In early November, Chuck Norris filed a lawsuit against medical device manufacturers involving gadolinium based contrast media, a chemical used in MRI imaging scans. The lawsuit stated that the gadolinium that doctors injected into his wife Gena to improve the clarity of her MRIs have left her “weak and tired and with debilitating bouts of pain and a burning sensation”.
Since the U.S. Food and Drug Administration (FDA) approved the use of gadolinium based contrast agents (GBCA) for magnetic resonance imaging (MRI) use in 1998 to improve visibility of internal structures, gadolinium has been used in more than 300 million patients for diagnosis and treatment guidance. The overall risks of GBCA have been found to be small over multiple scientific studies with most reactions being only mild. The adverse event rate for MRI contrast agents administered at clinical doses ranges up to 2.4% with severe life-threatening reactions only occurring in up to 0.01% of patients.
However, in 2000, nephrogenic systemic fibrosis was first described, a disease that causes fibrosis of the skin, muscles, and organs and can even lead to death. In 2006, several groups noticed a strong association with nephrogenic systemic fibrosis when GBCA is given to patients with end-stage chronic kidney disease and now MRI contrast agents are avoided in patients with advanced renal disease.
More recently, gadolinium deposits have been found within the brain tissue of patients who received multiple doses of MRI contrast media over their lifetimes. No adverse health effects have yet been discovered by the FDA or the European Union Agency.
As a radiologist, the specialty that interprets these MRI images, I have diagnosed infections, cancers, strokes, bleeding, and many other things with the use of contrast enhanced MRI when all other imaging was normal. We once had a patient that had a CT scan of the head without contrast come through the emergency room department that did not show any abnormalities. So, an MRI was ordered with contrast. The MRI showed a tiny abnormal area at the top of the brain that was “enhancing”, or lighting up with the contrast agent. This could have been many things including infection, an entity called a vascular malformation, or a tumor. A follow up MRI scan two months later showed that the lesion ended up tripling in size which was very suspicious. After biopsy, the diagnosis came back as a glioblastoma multiforme, a devastating brain cancer. If it wasn’t for the MRI contrast agent that highlighted the tumor, this likely would not have been discovered.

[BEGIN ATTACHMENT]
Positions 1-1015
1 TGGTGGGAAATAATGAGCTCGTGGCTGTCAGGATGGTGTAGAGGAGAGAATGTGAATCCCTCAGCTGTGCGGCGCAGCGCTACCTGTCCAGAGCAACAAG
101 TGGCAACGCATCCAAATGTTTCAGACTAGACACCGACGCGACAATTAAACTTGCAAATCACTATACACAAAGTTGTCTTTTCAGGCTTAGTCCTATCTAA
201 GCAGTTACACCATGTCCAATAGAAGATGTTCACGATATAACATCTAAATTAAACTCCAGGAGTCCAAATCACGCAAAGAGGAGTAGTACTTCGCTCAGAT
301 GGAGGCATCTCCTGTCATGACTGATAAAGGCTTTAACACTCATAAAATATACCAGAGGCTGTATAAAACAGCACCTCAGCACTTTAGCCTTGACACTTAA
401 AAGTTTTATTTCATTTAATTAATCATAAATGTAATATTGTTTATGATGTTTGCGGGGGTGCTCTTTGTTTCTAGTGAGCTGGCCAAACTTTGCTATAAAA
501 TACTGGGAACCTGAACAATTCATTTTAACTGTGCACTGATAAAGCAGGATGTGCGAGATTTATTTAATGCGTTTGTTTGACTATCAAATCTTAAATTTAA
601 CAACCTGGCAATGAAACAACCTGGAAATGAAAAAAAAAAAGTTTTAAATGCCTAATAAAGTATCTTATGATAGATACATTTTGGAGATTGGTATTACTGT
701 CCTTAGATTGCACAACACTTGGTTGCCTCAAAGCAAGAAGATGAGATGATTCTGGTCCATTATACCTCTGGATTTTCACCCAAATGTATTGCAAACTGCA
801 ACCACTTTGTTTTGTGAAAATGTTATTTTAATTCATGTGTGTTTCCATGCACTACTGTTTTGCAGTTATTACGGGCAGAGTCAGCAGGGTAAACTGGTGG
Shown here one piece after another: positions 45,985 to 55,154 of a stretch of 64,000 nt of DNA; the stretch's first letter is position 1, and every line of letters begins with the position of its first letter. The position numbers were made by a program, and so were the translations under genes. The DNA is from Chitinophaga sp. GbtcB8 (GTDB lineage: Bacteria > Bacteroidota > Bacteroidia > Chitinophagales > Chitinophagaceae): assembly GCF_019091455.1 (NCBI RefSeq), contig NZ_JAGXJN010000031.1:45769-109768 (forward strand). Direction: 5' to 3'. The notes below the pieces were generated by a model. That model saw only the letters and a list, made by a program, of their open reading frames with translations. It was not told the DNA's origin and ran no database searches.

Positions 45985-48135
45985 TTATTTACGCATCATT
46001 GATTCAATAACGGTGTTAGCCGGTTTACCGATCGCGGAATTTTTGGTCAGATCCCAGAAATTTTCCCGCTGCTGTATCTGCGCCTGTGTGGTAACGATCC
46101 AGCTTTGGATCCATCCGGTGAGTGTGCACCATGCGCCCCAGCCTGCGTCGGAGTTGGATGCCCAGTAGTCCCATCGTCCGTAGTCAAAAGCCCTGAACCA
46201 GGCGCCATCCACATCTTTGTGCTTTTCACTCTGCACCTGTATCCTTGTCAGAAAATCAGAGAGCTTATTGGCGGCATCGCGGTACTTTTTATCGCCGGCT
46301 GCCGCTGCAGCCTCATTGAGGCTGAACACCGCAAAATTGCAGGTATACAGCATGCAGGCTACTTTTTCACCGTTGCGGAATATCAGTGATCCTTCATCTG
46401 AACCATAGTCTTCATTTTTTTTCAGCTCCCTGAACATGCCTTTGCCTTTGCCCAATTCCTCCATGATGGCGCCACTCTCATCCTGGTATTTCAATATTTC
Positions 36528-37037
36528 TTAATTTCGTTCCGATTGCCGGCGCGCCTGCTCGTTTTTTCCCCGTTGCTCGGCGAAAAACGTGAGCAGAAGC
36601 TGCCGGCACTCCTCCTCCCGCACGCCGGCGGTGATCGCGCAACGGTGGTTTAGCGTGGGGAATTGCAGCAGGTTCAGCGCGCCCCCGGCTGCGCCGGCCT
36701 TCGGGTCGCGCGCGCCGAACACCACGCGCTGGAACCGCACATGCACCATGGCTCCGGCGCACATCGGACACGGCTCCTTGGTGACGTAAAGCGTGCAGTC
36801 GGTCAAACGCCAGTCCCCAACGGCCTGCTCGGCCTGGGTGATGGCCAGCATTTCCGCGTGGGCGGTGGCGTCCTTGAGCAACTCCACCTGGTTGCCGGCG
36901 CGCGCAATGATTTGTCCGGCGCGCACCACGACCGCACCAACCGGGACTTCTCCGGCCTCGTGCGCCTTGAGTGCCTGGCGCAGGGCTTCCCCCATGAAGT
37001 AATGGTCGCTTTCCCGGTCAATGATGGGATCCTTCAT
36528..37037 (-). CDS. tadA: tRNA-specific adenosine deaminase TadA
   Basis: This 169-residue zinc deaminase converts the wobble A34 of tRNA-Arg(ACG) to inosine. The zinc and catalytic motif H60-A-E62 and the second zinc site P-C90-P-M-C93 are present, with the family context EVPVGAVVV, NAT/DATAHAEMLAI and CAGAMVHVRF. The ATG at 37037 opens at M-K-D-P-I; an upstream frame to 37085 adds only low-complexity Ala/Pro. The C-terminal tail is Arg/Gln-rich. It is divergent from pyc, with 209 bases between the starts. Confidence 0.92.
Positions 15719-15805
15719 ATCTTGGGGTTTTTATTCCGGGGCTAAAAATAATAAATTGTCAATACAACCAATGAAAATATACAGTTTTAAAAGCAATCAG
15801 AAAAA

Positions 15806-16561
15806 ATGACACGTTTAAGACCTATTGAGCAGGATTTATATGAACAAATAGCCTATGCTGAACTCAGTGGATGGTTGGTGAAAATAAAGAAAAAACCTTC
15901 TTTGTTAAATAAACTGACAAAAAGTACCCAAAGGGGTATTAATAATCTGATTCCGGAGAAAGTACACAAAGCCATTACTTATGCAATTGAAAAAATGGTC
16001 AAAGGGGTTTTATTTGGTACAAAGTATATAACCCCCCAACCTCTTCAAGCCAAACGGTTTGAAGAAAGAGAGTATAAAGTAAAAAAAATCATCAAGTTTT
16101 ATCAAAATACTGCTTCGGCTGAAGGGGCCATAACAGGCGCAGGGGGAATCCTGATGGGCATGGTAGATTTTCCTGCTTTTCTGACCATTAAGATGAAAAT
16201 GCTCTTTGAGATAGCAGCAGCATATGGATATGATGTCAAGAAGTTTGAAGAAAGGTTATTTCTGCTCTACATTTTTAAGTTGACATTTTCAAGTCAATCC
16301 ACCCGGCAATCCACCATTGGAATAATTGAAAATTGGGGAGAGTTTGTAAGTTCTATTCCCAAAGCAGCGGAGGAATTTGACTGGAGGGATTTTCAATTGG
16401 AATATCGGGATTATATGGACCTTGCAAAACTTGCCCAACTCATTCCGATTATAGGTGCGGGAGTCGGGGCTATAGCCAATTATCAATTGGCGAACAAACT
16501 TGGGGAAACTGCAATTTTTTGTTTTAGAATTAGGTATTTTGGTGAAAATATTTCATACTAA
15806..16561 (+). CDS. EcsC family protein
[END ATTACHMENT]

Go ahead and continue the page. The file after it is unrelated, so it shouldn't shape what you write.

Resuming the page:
As a physician, it is very much appreciated that Gena and Chuck Norris do not blame the doctors that cared for her. The truth is physicians use their numerous years of training and best judgement to do what they can for their patients. Every single medical procedure and treatment performed has the potential to cause unfavorable effects. In addition, most patients that come to the hospital or need procedures and imaging may already have an illness and may not return to 100% health ever again. Healthcare providers have to use a “risk-benefit” ratio to decide what possible dangers must be taken to help the patient. For example, if a patient has symptoms and laboratory abnormalities from bile duct stones, a special procedure - an endoscopic retrograde cholangiopancreatography (ERCP), is needed to remove the stones. Unfortunately, the ERCP comes at the risk of pancreatitis, infection of the pancreas that can be very destructive to the body. Even something appearing so simple as a blood draw for diagnostic tests can also lead to adverse reactions such as a terrible infection. The physicians taking care of Mrs. Norris, in order to help her, used their best clinical decision for her health.
MRI with contrast has proven to be useful with often life-saving advantages. But patients should always keep in mind that with every single medical procedure, there are risks and these must always be weighed with the possible benefits of receiving the procedure. And although it has been proven that very few patients have reactions to gadolinium media, it is still devastating to be one of those few patients.
So, if you happen to be a patient that has had an MRI with contrast or is scheduled for one: do not hesitate to ever ask your doctor questions. Together, you and your health care team should always work together to decide the best course of action for your wellness.
Originally from Orange County, California, Karen Tran-Harding is a radiology resident physician that found love, education, life lessons, and two corgis in the heart of the bluegrass. She has interest in medical media and education. She is a regular contributor to StantonMD and Everyday Medicine.